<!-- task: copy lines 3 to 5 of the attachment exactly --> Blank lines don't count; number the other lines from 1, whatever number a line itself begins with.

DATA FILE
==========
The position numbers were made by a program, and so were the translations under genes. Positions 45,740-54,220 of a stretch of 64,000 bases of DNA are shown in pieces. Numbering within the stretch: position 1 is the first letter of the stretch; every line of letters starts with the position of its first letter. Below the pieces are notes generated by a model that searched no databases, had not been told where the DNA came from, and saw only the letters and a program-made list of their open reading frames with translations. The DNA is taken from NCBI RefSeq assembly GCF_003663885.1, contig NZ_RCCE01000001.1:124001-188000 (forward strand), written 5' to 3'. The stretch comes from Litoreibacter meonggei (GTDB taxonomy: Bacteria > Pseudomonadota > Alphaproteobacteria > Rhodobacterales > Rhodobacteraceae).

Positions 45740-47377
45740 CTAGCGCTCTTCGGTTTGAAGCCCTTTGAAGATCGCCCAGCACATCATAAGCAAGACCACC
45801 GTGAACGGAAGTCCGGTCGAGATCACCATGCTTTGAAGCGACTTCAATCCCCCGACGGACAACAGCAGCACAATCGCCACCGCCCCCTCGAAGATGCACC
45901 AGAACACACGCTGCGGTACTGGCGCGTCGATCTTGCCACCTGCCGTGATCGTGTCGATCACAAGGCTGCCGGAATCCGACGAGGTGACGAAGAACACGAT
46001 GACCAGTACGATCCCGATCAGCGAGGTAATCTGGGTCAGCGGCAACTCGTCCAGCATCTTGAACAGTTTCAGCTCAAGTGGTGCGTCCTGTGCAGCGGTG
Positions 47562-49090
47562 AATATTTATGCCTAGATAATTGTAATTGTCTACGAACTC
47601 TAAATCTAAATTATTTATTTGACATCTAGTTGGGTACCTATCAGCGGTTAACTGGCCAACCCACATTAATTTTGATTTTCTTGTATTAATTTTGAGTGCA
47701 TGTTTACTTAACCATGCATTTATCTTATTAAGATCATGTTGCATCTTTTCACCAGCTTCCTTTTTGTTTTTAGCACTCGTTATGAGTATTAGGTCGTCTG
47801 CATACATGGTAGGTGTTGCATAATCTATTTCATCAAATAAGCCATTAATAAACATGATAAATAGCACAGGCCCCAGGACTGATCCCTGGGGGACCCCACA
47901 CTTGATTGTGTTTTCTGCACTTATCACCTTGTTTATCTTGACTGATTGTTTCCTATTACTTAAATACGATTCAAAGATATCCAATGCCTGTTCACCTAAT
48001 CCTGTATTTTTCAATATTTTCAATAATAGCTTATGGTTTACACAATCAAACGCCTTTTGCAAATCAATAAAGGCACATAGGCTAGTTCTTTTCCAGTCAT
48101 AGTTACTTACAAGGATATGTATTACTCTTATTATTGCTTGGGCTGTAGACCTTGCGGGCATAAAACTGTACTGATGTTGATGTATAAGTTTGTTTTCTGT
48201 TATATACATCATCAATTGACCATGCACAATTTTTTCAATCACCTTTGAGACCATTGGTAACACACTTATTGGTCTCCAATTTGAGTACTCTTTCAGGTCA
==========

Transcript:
45740 CTAGCGCTCTTCGGTTTGAAGCCCTTTGAAGATCGCCCAGCACATCATAAGCAAGACCACC
45801 GTGAACGGAAGTCCGGTCGAGATCACCATGCTTTGAAGCGACTTCAATCCCCCGACGGACAACAGCAGCACAATCGCCACCGCCCCCTCGAAGATGCACC
45901 AGAACACACGCTGCGGTACTGGCGCGTCGATCTTGCCACCTGCCGTGATCGTGTCGATCACAAGGCTGCCGGAATCCGACGAGGTGACGAAGAACACGAT